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Science Lesson 7: How do statically-charged

balloons interact with each other and with other


I can explainmaterials?
what causes static to happen

Background - Schema
What happened when we rubbed the balloon with nylon
netting?
When the balloon is rubbed by the nylon netting, the
properties of the balloon change. The ability to become
statically charged is a property of some objects just like
magnetism is a property of some objects. The balloon
has the ability to be charged when rubbed by certain
materials.

Sequential Steps to analyze


cause/effect
You will be further investigating this property by testing
the effect that a charged balloon has on different
objects.
For each test, they will rub the balloon with nylon
netting and hold it one elbows length above the
objects.
Then, slowly lower the balloon toward the objects
without touching or making contact.

First
Provide each student group with one balloon for each
partner pair, a piece of nylon netting and the materials
they will test.
Make a prediction of how the charged balloon will affect
each of the listed objects.

Then
have students complete each test for the paper, yarn,
pencil, book and pencil shavings and record
observations.

Next
have students work with their table partners to tape a
thread to each balloon so that both balloons hang from
the edge of the table, 3-5 cm apart.
Have student groups uncharge one of the balloons by
taking a damp paper towel and wiping off one of the
two balloons.
Then, have partners bring the uncharged balloon
together with a charged balloon and record their
observations.

Next
have students charge both balloons and record their
observations.

After materials have been collected


create a class chart to record student ideas.
Begin discussion by asking, What happened when you slowly moved
the statically-charged balloon toward the objects?
Some of the objects were attracted to the balloon and some were not
attracted. As the balloon got closer to the attracted objects some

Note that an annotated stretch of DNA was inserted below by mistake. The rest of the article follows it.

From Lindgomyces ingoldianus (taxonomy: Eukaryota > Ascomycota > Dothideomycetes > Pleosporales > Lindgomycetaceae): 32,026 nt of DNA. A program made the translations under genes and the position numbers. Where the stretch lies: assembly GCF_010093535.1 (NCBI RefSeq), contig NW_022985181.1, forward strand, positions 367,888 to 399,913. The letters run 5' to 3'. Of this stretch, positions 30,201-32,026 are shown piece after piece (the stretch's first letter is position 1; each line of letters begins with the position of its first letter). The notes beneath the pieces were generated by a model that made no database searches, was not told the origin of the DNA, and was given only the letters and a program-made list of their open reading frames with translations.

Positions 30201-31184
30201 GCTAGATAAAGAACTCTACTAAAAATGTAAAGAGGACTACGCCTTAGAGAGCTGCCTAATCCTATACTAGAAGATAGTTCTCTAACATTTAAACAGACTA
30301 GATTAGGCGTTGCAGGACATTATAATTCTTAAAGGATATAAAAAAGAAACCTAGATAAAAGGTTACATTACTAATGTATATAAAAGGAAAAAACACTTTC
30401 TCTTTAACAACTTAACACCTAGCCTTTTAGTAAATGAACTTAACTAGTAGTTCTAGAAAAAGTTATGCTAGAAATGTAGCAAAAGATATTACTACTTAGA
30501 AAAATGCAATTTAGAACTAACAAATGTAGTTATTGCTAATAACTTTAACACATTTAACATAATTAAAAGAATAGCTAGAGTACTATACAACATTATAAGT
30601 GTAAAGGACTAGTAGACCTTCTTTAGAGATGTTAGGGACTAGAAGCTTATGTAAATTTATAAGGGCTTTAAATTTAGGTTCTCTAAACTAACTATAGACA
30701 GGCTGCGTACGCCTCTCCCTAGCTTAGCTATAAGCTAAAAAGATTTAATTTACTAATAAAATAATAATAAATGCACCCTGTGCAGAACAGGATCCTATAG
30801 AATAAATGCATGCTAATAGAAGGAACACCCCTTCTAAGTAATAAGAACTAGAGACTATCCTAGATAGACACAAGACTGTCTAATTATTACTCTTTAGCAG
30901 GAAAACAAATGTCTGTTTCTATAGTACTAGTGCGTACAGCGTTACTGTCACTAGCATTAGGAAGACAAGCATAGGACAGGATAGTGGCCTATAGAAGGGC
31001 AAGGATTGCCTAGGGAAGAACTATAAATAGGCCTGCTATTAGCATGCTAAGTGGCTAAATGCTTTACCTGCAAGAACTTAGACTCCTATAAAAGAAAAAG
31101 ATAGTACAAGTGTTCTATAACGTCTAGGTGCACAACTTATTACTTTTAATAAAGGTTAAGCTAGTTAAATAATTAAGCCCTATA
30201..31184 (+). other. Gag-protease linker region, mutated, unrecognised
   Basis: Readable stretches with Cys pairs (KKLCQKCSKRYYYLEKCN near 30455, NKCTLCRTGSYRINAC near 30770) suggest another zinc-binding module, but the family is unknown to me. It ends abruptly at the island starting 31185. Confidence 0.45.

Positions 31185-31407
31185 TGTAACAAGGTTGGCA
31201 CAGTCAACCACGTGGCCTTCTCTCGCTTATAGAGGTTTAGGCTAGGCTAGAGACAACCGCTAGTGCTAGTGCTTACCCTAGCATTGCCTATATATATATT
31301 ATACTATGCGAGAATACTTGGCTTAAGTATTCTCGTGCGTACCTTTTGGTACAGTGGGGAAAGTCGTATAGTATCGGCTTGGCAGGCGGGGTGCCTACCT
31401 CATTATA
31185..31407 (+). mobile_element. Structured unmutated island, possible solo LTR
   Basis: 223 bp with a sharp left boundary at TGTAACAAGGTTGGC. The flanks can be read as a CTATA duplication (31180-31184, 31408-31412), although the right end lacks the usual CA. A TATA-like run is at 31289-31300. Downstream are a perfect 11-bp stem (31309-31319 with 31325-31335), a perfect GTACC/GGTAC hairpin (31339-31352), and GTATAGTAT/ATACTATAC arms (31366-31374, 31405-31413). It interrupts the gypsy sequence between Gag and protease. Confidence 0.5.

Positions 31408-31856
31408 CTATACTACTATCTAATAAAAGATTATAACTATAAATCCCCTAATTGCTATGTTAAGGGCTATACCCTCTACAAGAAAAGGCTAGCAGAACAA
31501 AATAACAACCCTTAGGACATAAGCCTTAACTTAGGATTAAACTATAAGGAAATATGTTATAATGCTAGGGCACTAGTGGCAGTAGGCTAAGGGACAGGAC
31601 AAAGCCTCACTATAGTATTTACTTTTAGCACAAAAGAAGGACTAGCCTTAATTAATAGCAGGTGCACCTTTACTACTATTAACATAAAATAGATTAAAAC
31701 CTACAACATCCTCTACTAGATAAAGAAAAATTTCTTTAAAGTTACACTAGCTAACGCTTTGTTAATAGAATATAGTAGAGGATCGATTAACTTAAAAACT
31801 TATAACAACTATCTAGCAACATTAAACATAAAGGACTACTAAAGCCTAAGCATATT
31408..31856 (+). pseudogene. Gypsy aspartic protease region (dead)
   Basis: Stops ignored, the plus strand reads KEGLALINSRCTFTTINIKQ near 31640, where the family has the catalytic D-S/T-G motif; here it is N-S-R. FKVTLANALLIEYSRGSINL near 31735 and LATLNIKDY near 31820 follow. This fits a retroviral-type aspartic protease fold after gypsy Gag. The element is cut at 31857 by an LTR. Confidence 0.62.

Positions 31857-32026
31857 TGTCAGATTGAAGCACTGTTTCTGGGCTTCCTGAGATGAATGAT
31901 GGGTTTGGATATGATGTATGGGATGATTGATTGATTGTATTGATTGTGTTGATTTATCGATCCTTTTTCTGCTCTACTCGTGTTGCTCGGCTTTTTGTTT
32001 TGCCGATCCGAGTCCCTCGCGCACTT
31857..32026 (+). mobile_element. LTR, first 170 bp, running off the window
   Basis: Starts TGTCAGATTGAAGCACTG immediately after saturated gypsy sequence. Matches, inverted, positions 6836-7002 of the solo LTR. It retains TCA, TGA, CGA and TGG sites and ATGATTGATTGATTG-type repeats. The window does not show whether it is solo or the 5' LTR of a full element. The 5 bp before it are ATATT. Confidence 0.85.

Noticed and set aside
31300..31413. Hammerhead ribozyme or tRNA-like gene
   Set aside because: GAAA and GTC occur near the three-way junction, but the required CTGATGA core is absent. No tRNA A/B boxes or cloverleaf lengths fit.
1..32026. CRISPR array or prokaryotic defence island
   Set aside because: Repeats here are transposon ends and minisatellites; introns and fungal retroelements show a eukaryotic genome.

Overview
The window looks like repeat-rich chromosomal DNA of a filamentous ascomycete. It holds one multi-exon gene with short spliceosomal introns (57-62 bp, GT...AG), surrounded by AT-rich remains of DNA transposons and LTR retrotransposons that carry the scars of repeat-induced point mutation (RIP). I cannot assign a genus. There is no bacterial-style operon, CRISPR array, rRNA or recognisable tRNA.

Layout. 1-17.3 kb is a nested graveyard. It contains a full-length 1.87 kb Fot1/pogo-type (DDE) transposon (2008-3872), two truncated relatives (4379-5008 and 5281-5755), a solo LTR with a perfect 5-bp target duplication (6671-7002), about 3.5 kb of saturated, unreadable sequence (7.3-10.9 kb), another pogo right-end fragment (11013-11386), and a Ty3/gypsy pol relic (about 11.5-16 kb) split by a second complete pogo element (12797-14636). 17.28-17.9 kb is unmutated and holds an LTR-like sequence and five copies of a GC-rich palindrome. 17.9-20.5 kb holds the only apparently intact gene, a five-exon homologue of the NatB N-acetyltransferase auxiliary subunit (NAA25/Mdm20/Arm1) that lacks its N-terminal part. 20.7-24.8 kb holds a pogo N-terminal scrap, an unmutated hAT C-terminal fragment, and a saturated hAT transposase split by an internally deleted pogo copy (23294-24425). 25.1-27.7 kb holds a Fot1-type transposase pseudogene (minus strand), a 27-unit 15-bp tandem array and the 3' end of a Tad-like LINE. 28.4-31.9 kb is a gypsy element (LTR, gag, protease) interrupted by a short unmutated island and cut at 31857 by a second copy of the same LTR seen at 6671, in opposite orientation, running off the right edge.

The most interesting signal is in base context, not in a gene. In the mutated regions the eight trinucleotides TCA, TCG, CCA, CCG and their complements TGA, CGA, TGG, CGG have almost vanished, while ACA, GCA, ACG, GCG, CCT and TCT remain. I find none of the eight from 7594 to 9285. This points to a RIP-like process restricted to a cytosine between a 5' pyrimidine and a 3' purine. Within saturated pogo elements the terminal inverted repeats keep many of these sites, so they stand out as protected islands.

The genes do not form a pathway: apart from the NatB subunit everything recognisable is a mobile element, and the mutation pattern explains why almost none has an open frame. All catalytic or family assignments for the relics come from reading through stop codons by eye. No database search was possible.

pieces stood up on the table and moved toward the balloon.
How did the two balloons interact when one balloon was charged and
the other was not charged? (They were attracted to each other)
How did the two balloons interact when they were both charged?
(They pushed away or repelled from each other.)

Ask students to think about other objects in the


classroom. Ask, Do you think that all objects have the
property of becoming charged?

What if we rubbed other objects with nylon netting? Do


you think they would become charged and be attracted
to other objects?
Have students think of a few other items to test as a
class.
Guide students to recognize that all objects cannot be
charged, refer back to the test items that were not
attracted to the balloon as examples.

Tell students that sometimes scientists think about the cause and effect relationship between objects. Ask
students to work as a group to come up with an if then statement based on their investigation.

If- then: Cause/Effect


If the balloon is charged, then it can attract some items
like paper pieces, yarn or another balloon. If an object
does not have the property of becoming charged, then
it will not be attracted to a charged object.
Have groups share out their Ifthen statements.

How do statically-charged objects interact with each


other and with other materials?

Statically-charged objects can make some things move without


touching them by repelling or attracting each other. The size of the
force of attraction or repulsion depends on the properties of the object
and the distance apart.

Cap the lesson


The tiny particles that make up matter can have an
electric charge. Electric charges also exert forces. There
are two kinds of charges-positive and negative. In electric
forces, opposite charges attract and like charges repel.
Like magnets, electrically charged objects dont have to
touch other objects to act on them.

Some objects
Some objects become charged after then contact
certain materials. An electric charge that builds up on
an object is called static electricity.

Video to cap it off